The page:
But if you are a cheese fanatic, someone who gets "Cheese of the Month" club for Christmas, someone who drives around California sampling artisinal cheesemakers rather than vinyards, then you want to read this new book; World Cheese Book, edited by Juliet Harbutt, is a celebration of salted, curdled milk. Cypriot Halloumi, Swiss Emmentaler, British Stinking Bishop, Catalan Tupi and Montery Jack are all lavishly laid out, complete with tasting notes, age and producer. You can see how different cheeses are made, learn about their historical connotations, and get inspired to host a cheese-tasting party of your own. Just don't tell your guests they're ingesting "fine gray, brown, and white molds...like an intricately woven spider web".

Wednesday, November 4, 2009

Booklovers' books

If the smell of an old library makes you inhale deeply, treasuring the aroma of old leather bindings and yellowing paper, than we have some new books for you.
The Library: an illustrated history by Stuart A.P. Murray is a fascinating tour through centuries of libraries. From collections of tablets stored by Babylonian kings, baskets of scrolls housed in the ancient libraries of Alexandria and Rome, and medieval codexes protected in monasteries, to the first public lending libraries, the incorporation of computer technology into cataloging and the importance of school libraries, Murray covers everything. Lots of illustrations and interesting information makes this an enjoyable read for anyone who loves a good library.
There is a limit, however, and Allison Hoover Bartlett's new book The Man Who Loved Books Too Much: the true story of a thief, a detective, and a world of literary obsession is a true-crime novel without sex or gore. She digs into the crimes and personality of John Charles Gilkey, whose mania for stealing rare books landed him in prison again and again. His apartment full of books, however, was a testimony to how often he escaped punishment. An interesting look into the world of book collectors, dealers and bibliophiles, and what drives people to collect.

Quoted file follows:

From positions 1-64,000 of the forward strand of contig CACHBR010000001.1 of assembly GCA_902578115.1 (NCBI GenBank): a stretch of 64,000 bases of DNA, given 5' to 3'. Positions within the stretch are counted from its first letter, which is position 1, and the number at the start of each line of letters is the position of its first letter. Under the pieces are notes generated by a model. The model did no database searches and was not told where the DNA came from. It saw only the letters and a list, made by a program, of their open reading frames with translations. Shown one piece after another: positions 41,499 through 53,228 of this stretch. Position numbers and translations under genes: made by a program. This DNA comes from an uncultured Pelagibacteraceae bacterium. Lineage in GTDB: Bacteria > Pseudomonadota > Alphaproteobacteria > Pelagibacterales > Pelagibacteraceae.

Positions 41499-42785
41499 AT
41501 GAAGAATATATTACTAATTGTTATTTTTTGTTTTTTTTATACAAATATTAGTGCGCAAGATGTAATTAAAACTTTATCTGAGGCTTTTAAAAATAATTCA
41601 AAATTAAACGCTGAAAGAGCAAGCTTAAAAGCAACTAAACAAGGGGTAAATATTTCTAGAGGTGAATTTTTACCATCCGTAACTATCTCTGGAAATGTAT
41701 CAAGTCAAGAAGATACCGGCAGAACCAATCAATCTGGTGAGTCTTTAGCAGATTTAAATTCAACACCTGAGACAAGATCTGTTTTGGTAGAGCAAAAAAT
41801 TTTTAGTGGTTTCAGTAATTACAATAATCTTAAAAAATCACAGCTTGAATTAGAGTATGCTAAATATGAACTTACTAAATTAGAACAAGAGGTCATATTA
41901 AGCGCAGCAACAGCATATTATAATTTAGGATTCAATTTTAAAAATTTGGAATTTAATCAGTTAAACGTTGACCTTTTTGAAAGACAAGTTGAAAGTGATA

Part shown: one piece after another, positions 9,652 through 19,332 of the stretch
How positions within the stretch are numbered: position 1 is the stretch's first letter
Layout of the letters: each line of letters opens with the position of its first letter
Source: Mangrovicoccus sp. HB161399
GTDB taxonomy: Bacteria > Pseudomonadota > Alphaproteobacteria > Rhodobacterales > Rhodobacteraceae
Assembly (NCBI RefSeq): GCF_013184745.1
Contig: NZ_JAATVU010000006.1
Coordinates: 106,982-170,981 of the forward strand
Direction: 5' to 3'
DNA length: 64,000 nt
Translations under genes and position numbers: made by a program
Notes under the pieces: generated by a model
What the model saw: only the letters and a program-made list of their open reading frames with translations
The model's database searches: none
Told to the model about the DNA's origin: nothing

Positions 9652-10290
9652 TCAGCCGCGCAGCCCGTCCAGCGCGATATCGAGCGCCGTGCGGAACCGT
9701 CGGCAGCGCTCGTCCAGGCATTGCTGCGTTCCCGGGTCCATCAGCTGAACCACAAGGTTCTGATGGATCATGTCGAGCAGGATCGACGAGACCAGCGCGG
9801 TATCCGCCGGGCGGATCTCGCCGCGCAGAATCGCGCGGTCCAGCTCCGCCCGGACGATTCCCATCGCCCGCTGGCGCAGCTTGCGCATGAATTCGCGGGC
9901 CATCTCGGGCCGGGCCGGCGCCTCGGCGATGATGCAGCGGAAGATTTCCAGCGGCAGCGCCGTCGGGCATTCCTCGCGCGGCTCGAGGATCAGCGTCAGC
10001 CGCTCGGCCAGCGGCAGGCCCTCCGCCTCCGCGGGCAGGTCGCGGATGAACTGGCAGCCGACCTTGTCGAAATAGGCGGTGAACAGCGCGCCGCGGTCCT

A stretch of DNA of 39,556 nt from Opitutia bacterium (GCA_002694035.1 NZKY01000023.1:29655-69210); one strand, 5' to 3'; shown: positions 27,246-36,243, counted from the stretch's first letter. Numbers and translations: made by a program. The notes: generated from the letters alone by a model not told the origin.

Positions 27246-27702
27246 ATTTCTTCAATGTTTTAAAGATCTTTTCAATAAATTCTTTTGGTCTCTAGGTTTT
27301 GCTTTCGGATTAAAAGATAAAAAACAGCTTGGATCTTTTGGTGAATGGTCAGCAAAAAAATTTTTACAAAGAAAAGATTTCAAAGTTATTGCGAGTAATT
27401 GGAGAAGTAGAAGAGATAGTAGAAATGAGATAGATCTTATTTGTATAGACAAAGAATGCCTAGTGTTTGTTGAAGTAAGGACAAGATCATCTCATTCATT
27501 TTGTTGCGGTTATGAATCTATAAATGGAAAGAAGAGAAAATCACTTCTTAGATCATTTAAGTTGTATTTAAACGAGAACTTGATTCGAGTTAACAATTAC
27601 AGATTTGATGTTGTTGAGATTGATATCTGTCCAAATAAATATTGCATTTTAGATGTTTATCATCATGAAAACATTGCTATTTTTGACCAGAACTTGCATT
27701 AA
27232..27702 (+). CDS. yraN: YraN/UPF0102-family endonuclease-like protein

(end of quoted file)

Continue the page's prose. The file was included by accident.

The Book of William: how Shakespeare's first folio conquered the world, by Paul Collins, is not a biography of the Bard, and it is not an analysis of his works. It's a book about how things got published in the 1620's, the financial support required, the censorship issues. It's a book about marketing, scams, auctions and booksellers. It's about the passage of time and the events that cause a book to become worth fifty-five times it's weight in gold. If you had a time machine, you could scoot back to 1623 and snap up a First Folio edition of Shakespeare's works for a few shillings. And then you could put it up for auction four centuries later and sell it for over $4 million dollars. Not a bad return on an investment.

Tuesday, November 3, 2009

Bread: the staff of life

Bread is one of the most basic of foodstuffs and has been baked for millennia. And yet, for the modern home baker, it seems to be a type of Holy Grail: how to produce a light, airy bread with a firm, chewy crust and a deep, almost nutty, flavor. Baking stones, bread machines, special flours, exotic ingredients and wood-fired ovens have all been peddled to everyday bakers hoping for the perfect bread. (I actually have a bread machine, and I hate the texture of the bread that comes out of it).